The Biden administration will spend $314 million to support Venezuelan migrants across the Western Hemisphere and restart programs allowing some Cubans and Haitians to reunite with family members in the United States, U.S. agencies announced on Friday.
The announcement was part of a push at the Summit of the Americas in Los Angeles to address migration challenges, particularly in the United States, where the number of migrants arriving at the U.S.-Mexico border has hit record highs.
U.S. President Joe Biden and other leaders attending the summit are set to issue a declaration on Friday that will pledge a more cooperative approach to migration.
The Democratic president has sought to frame migration as a challenge throughout the hemisphere and not an issue exclusive to the border with Mexico.
Republicans, who aim to regain control of the U.S. Congress in midterm elections in November, have sharply criticized Biden for reversing some of the restrictive policies of his Republican predecessor, Donald Trump, and sought to frame the situation at the border as a crisis.
At the summit, the Biden administration has called on governments in the Americas to strengthen protections for migrants but also to enforce borders and deport people who do not qualify for asylum.
A senior U.S. official told reporters late on Thursday that the United States and other countries would set out “concrete commitments,” and will “expect that all countries do their part.”
Alongside the declaration, the United States announced several programs aimed at increasing legal migration pathways and supporting migrants abroad.
The pledges included bolstering U.S. hiring of temporary workers from Central America.
The U.S. funding commitment to support Venezuelan migrants will include $171 million in humanitarian relief and emergency food for Venezuelan migrants and refugees in Brazil, Colombia, Ecuador, and Peru, the U.S. State Department said on Friday.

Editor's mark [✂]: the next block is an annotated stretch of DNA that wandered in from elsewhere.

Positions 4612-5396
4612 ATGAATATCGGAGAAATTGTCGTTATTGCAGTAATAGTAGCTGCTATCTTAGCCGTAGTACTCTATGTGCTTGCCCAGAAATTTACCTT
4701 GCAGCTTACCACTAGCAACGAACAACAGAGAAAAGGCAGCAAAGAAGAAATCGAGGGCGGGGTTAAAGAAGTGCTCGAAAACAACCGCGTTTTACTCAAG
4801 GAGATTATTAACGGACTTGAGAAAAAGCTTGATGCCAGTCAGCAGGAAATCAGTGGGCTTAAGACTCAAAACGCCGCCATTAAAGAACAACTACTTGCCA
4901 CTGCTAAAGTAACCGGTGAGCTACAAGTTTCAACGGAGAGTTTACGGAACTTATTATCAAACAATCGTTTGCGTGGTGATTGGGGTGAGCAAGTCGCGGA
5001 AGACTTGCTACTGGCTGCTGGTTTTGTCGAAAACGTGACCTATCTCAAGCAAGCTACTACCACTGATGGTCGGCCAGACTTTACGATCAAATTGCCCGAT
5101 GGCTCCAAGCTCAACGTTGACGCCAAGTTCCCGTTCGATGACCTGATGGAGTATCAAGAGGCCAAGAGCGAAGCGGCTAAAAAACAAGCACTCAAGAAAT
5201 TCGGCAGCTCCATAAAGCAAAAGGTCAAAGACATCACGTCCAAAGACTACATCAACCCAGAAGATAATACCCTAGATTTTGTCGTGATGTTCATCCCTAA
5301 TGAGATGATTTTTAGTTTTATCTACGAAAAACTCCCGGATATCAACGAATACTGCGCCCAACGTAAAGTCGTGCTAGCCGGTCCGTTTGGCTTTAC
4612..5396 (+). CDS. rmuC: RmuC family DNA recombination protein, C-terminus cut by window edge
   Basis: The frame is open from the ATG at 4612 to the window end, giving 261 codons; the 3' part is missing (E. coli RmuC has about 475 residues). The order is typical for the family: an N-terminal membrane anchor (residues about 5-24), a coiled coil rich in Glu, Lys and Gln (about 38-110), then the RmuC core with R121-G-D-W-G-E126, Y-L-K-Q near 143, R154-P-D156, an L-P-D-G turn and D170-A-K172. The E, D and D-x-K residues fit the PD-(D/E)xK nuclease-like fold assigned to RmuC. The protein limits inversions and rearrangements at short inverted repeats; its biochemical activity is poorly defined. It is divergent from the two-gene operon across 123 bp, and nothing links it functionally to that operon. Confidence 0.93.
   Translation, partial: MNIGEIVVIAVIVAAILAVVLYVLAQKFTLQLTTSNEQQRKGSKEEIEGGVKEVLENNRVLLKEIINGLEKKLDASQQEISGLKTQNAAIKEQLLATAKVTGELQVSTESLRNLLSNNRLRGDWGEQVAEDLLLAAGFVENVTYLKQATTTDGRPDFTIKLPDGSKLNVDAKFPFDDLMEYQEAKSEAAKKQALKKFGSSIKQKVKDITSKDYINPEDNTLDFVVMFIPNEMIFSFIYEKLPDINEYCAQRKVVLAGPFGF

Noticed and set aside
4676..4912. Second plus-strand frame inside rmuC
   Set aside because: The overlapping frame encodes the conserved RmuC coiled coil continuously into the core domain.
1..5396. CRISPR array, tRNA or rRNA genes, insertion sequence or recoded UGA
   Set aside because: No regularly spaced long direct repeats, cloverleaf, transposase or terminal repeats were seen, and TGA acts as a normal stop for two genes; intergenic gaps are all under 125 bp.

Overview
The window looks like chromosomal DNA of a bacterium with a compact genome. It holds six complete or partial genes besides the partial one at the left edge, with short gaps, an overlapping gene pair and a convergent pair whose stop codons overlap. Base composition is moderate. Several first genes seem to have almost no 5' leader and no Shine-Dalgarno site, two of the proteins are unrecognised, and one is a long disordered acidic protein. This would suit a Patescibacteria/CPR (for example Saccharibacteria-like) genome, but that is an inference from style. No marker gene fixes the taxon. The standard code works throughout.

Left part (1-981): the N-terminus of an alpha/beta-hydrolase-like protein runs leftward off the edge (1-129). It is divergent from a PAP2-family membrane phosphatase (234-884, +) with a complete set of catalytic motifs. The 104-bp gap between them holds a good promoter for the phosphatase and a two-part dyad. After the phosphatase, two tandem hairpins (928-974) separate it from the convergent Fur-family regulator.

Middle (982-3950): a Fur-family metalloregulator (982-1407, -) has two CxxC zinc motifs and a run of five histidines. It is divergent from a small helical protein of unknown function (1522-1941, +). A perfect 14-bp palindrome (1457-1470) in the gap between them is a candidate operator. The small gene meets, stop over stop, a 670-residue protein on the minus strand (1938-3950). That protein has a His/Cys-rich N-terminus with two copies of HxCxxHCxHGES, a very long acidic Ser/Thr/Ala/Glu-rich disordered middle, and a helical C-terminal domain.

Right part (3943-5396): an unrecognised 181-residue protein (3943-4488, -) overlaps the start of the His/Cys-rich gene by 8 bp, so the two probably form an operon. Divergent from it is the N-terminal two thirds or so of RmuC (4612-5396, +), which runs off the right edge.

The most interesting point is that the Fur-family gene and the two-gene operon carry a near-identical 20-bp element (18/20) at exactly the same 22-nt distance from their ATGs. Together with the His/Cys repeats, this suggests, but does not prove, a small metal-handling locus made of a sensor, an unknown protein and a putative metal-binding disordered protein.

The Biden administration also will restart programs that allow certain U.S. citizens and permanent residents to apply to bring their relatives in Cuba and Haiti to the United States via a temporary status known as humanitarian parole, the U.S. Department of Homeland Security said.
The Biden administration on Friday also highlighted what it calls “unprecedented” efforts launched in April to disrupt human smuggling networks and a regulation implemented in late May that aims to speed up the processing of asylum seekers at its border with Mexico.
At the same time, Biden is asking other governments to strengthen their asylum systems and remove people who do not qualify.
“We will continue to provide support to countries that are really making a strong effort to build their asylum capacity,” said the U.S. official briefing reporters on the summit declaration, speaking on condition of anonymity.
The United States wants the measures to help ease labor shortages in the United States while also reducing illegal immigration.
While the Biden administration touted the summit this week as a major opportunity to reach regional agreements on migration, leaders from Mexico and other countries that send many migrants north did not attend, raising questions about the effectiveness of any mutual declaration. The Biden administration has rejected that suggestion.
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